From my new column in Taki’s Magazine:
Revenge of the Baseball Nerds
by Steve Sailer
September 18, 2019
America has numerous problems in education, crime, and housing that might be helped by applying lessons that could be learned from big data analytics. Unfortunately, each of these topics threatens to get an audacious statistical researcher fired because they all involve race.
Similarly, Gallup polls have found that 150 million foreigners would like to migrate to the U.S. You might think that with that many to choose from, we could build statistical models to select the new Enrico Fermis and turn away the next Sirhan Sirhans.
But the inevitable disparate impact would make the Statue of Liberty cry, so few volunteer to figure out how to do it, fun as it would be.
In an era obsessed with how white guys down through the centuries have hurt the feelings of nonwhite guys by inventing so much, male creativity increasingly shrinks back to obscure bailiwicks that nobody else cares much about, such as baseball.
Since the 1970s, smart whites and Asians who like working with data have increasingly turned to their safe space: baseball. So far, at least, you can recognize all the patterns you want in baseball statistics without a Twitter mob canceling your career.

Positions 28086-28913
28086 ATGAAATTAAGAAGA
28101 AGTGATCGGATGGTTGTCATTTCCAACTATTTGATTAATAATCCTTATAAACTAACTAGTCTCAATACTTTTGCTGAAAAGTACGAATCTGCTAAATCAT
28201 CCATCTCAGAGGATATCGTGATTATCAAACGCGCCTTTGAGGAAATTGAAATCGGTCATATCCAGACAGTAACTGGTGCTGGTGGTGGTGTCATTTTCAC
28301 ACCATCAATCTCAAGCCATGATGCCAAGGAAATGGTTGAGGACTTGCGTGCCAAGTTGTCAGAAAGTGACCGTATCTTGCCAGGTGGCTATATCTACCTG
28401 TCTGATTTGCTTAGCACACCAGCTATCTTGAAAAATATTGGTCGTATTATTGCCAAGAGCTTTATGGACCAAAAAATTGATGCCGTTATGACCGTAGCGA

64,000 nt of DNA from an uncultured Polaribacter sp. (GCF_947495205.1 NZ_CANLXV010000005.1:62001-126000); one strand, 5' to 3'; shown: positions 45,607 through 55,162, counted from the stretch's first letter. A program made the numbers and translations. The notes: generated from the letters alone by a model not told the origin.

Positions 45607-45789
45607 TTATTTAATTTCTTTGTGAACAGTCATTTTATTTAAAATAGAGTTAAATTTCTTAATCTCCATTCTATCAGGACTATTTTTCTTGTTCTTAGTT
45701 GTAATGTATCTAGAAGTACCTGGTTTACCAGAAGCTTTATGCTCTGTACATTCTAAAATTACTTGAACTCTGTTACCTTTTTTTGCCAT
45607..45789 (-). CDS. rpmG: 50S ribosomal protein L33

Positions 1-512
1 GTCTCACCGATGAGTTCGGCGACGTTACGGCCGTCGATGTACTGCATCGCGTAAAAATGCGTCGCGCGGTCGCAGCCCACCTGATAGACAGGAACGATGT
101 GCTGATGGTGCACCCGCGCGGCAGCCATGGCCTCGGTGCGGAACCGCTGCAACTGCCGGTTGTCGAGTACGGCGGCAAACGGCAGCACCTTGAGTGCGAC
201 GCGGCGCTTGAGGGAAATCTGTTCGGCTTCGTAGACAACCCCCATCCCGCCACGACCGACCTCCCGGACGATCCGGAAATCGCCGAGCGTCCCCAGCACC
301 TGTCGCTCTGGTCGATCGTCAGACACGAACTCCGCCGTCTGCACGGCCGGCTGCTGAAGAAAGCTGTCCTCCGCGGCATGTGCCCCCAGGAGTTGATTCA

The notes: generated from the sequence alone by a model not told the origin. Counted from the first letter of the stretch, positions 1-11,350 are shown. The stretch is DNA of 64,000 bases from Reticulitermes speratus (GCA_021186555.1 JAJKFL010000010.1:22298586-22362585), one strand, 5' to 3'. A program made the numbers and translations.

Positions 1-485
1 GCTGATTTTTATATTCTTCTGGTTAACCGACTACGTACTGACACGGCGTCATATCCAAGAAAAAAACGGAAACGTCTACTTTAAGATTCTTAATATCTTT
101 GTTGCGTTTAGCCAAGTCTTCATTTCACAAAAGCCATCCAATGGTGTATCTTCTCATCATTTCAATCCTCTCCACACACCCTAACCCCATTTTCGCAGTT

A new book, The MVP Machine: How Baseball’s New Nonconformists Are Using Data to Build Better Players, by Ben Lindbergh and Travis Sawchik, is an important contribution to the debate over nature vs. nurture that has been carried on in Frequent Flyer best-sellers by Michael Lewis (Moneyball), Malcolm Gladwell (Outliers), and David Epstein (The Sports Gene).
The MVP Machine comes down on the Gladwell side of optimism about nurture by arguing that when an organization maxes out its ability to select more naturally talented performers, it makes sense to get serious about developing the talent you already have.
The authors celebrate the new breeds of nerdish jocks like pitcher Trevor Bauer and jockish nerds like Kyle Boddy, the founder of the high-tech Driveline training center, who are studying how to play baseball better with the high-speed cameras that have previously revolutionized the golf swing.Read the whole thing there.